Too Much Light Makes the Baby Go Blind
San Francisco Neo-Futurists
As a theatre critic, I don't usually see shows twice. (I prefer to spread the, er, love.) What's drawn me back to TMLMTBGB isn't just the fact that each performance is different. It's also the raw, contagious energy of rapid-fire creation. Following the same format as the Neo-Futurists in Chicago and New York, the ensemble races to perform 30 bite-size plays, in an order determined by the audience, in 60 minutes. If it doesn't beat the clock, the remaining plays don't get performed. They might be gone forever: each week, the ensemble throws out some plays and writes and rehearses new ones to replace them. Those could be deeply moving dance pieces ("In the Land of the Blind"), silly romps ("Nudity for One") or terrifying bits of satire ("Such a Pretty Me"). All, however, spring from that joyous place where impulse is celebrated, where idea germ is lifeblood. Visit sfneofuturists.com.
Zoë Lehman, Amy Langer, Micael Bogar, Megan Cohen and Lily Mooney in San Francisco Neo-Futurists' Too Much Light Makes the Baby Go Blind. Photo: Adam Smith
Savage in Limbo
The Rabbit Hole
May 30–Jun. 7
All five characters in this John Patrick Shanley play, one of his earliest, are 32. Having fallen short of their youthful ideals, they are now digging the ruts that will define the rest of their lives, but not without protest. In a dive bar in the Bronx, they all act out, obliquely but passionately (one holds forth about his new plan to have sex only with "ugly girls"), against the fates they have carved for themselves. Lynda Bachman's production emphasizes the play's connection to millennials, by many accounts the first generation to be worse off than their parents. Visit therabbitholesf.com.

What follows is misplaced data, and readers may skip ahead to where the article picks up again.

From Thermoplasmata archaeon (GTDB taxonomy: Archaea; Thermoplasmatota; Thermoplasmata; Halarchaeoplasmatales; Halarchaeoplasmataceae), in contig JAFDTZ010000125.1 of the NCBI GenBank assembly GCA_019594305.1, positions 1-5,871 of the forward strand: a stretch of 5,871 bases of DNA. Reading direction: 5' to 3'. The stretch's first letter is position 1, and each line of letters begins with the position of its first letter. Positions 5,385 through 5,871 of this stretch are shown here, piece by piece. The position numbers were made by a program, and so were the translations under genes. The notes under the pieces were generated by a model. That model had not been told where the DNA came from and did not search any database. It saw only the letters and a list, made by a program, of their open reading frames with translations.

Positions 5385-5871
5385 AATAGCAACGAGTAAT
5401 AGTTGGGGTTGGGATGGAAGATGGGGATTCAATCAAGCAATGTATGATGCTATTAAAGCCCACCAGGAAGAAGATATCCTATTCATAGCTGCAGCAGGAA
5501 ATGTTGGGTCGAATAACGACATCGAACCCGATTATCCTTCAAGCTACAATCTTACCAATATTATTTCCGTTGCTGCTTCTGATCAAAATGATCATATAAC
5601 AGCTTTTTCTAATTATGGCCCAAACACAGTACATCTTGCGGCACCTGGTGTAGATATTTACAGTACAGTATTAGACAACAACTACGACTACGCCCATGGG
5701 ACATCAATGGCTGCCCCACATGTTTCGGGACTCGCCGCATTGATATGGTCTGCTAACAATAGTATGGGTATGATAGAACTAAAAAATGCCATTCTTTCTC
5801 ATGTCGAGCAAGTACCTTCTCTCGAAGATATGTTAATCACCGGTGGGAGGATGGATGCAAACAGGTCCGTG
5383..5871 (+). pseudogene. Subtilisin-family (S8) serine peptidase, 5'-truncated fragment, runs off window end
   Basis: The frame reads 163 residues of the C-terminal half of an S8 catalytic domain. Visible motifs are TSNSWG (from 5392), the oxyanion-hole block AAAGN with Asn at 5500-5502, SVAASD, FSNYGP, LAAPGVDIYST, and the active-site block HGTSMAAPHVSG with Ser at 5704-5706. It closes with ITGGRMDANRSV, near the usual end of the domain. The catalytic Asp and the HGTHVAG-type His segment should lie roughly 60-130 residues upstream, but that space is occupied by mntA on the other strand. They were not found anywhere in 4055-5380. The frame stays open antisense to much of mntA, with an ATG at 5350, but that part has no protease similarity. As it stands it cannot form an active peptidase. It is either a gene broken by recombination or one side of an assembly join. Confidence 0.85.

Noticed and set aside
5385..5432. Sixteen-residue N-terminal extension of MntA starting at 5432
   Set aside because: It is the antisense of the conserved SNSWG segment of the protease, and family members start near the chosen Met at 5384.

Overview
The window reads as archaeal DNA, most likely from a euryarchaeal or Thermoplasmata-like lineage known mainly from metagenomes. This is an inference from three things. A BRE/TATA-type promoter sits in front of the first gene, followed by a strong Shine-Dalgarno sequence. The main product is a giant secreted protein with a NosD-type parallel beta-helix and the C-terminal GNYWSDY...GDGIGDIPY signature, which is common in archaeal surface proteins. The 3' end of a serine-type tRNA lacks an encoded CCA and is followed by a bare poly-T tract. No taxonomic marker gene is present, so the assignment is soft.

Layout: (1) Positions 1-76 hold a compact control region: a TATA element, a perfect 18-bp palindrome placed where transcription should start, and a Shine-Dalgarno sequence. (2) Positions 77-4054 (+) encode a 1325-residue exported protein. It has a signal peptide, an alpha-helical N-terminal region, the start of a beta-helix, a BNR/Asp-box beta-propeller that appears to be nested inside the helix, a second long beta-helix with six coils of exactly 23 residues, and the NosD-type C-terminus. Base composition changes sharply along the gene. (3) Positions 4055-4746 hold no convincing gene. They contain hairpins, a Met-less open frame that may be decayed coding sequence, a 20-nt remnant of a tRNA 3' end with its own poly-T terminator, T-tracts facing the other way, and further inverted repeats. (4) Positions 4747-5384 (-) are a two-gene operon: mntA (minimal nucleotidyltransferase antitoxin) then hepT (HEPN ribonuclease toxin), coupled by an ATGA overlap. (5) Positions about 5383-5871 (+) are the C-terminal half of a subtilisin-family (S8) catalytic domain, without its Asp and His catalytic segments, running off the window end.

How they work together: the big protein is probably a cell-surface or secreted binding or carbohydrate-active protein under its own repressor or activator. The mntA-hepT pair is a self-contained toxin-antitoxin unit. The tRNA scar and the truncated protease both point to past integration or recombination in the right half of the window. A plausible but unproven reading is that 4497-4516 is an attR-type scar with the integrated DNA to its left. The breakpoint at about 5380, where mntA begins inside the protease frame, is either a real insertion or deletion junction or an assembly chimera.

never fall so heavily again
The title of this piece of dance theatre comes from a lyric of Diana Krall's "Narrow Daylight," which, like the show, delves into heartbreak. Told in flashback with three main characters and nine performers, the piece, says writer/director Gabriel Grilli, asks "why we fall so hard sometimes and so gently other times." It's an ambitious project for the two-year-old company, marking the biggest space they've used (Dance Mission Theater), the most dance they've incorporated into their work (choreography is by Katerina Wong) and the first time they've done a two-phased development process. Visit brickabrack.org.